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School of Humanities, Education, Justice & Social Sciences

Marsha Mirkin, Ph.D.




  • Ph.D. Clinical Psychology, SUNY Albany;
  • B.A. Psychology and English, SUNY Stony Brook

Marsha Mirkin's primary scholarly interests involve the impact of social and political contexts (including race, gender, ethnicity, class, immigration status, and religion) on the psychological issues faced by individuals and families.

Her related focus is on family therapy including strengths and challenges of adolescence, couples' relationships and parenting. She has published five books including Psychotherapy with Women: Exploring Diverse Contexts and Identities (with Karen Suyemoto and Barbara Okun, Guilford Press), Women in Context: Toward a Feminist Reconstruction of Psychotherapy (Guilford Press), Social and Political Contexts of Family Therapy (Allyn and Bacon), Handbook of Adolescence and Family Therapy (with Stuart Koman, Allyn & Bacon) and, most recently, The Women who Danced by the Sea: Finding Ourselves in the Stories of our Biblical Foremothers (Monkfish Press). Her articles have appeared in journals such as Family Process, International Journal of Family Therapy, Journal of Clinical Child Psychology Behavior Analysis and Modification, and Journal of Feminist Family Therapy.

Prior to joining the faculty at Lasell University, Marsha Mirkin was a Resident Scholar at the Brandeis University Women's Studies Research Center. She has also been on the faculties of the Cambridge Hospital Couples and Family Training Program (Harvard Medical School), Jean Baker Miller Institute at Wellesley College Centers for Women, and Boston University Medical School. She also was the Director of Adolescent Psychotherapy at Charles River Hospital. She served on the Wellesley High School Council and was recently a manuscript reviewer for a Thompson Brooks/Cole text. She is currently on the Editorial Review Boards of the American Family Therapy Academy Monograph and the Journal of Feminist Family Therapy.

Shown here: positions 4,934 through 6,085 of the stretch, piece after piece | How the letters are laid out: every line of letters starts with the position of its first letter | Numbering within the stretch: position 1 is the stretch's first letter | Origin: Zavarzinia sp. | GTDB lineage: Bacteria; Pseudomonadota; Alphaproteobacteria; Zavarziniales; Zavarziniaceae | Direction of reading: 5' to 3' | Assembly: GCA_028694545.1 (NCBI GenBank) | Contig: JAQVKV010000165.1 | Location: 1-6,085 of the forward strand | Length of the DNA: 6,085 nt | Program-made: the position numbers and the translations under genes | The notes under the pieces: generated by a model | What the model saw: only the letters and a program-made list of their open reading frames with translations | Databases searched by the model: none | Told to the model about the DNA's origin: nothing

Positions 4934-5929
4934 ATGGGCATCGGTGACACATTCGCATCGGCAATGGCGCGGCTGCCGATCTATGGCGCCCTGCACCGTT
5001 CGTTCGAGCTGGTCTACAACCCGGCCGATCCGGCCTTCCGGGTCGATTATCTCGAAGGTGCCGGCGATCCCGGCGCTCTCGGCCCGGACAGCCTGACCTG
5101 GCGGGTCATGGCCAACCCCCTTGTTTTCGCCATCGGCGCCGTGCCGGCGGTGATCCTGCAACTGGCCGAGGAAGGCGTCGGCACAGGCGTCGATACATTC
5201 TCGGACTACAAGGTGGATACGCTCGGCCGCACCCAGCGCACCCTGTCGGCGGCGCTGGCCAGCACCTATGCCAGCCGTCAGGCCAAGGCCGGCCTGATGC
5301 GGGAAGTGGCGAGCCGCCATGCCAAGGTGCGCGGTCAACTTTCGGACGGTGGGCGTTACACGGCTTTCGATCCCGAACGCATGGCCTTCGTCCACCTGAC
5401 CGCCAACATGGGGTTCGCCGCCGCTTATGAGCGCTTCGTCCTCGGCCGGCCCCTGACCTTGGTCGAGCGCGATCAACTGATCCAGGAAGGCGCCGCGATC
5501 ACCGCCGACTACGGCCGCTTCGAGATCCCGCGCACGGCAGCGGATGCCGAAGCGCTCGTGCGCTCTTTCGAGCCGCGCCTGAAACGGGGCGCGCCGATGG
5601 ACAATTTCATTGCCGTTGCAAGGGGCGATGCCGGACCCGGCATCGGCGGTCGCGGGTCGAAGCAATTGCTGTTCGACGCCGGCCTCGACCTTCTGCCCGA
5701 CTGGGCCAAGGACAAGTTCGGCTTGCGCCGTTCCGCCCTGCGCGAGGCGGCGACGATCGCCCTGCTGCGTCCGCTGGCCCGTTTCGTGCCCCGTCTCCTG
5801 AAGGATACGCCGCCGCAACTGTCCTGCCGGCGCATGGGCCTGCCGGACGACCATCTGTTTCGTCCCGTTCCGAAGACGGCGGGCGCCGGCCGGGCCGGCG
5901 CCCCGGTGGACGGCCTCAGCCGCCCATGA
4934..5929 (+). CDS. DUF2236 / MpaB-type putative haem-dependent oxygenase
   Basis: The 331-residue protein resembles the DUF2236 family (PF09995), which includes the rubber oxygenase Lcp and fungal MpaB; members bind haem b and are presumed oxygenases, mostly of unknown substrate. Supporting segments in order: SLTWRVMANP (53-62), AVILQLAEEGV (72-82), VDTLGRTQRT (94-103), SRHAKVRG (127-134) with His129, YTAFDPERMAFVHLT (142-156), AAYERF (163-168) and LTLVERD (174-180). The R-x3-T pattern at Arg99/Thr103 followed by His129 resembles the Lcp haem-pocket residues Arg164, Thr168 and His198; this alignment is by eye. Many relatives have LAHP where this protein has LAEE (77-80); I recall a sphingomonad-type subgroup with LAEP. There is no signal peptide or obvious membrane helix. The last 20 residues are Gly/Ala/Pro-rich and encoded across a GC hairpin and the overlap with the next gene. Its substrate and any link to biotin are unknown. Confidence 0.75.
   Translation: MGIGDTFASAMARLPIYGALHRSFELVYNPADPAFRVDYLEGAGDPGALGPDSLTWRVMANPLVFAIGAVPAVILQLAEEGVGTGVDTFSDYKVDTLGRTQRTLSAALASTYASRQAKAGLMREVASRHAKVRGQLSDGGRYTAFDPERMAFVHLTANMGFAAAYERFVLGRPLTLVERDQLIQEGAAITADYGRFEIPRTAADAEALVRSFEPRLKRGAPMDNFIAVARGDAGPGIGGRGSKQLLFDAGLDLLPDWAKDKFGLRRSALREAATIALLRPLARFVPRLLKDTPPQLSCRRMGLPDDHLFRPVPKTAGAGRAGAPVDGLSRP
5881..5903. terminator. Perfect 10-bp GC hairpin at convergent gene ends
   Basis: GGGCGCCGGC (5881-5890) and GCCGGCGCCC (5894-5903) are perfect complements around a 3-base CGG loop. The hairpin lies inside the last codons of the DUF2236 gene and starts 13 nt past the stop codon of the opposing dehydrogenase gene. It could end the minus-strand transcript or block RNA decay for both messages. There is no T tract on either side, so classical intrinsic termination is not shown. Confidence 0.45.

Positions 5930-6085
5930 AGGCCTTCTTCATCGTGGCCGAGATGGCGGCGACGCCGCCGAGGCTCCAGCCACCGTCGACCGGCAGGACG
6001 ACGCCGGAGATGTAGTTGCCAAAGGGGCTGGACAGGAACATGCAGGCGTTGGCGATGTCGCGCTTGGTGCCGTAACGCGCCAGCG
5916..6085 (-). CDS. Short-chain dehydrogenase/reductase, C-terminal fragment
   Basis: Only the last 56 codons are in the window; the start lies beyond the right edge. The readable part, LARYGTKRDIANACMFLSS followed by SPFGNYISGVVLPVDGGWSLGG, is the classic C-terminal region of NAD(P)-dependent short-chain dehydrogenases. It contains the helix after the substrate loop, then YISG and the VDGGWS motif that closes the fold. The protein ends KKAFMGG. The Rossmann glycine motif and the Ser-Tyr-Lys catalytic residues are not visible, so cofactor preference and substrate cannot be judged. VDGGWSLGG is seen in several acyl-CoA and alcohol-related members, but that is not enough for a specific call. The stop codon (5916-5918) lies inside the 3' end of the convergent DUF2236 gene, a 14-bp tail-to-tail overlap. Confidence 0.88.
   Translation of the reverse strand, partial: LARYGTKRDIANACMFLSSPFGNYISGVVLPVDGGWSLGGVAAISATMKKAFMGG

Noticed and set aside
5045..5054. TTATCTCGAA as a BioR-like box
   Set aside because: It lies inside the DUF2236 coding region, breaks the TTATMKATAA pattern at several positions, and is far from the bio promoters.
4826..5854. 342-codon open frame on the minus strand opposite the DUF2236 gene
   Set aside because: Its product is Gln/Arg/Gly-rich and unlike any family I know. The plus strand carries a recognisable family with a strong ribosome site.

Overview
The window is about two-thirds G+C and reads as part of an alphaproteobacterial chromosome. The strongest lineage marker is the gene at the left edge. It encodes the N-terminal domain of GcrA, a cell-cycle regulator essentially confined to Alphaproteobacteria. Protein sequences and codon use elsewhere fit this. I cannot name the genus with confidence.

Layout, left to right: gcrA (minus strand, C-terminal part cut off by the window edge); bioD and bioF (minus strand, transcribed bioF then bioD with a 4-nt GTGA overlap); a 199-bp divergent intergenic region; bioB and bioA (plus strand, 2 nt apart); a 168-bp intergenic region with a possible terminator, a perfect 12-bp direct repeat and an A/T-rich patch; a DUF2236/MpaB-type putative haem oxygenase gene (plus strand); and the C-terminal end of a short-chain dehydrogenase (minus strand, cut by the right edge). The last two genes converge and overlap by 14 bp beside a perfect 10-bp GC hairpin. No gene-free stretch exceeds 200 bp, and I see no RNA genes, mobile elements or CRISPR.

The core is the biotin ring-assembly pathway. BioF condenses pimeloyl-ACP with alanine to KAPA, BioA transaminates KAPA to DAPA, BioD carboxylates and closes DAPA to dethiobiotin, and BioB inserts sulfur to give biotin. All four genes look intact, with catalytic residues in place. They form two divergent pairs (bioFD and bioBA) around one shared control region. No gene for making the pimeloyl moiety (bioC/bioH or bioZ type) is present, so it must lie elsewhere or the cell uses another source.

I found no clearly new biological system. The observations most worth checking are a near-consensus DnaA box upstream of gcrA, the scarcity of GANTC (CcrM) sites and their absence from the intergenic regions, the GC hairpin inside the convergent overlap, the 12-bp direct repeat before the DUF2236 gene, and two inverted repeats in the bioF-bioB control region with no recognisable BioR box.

What do you like about teaching?
"At its best, education can be a transformative experience. When students take what they are reading in texts, grapple with the ideas in and outside of class, expand their own capacity to challenge and develop ideas, apply what they are learning in real-life situations, and further develop their ideas based on those applications, then I believe that they are having an exciting and successful educational experience that has implications well beyond their time at Lasell. Given Lasell's small class size, close knit community, and the host of internship and Connected Learning experiences, I am fortunate to have many opportunities to support my students in this active and engaged learning. It is a large part of what makes teaching so rewarding."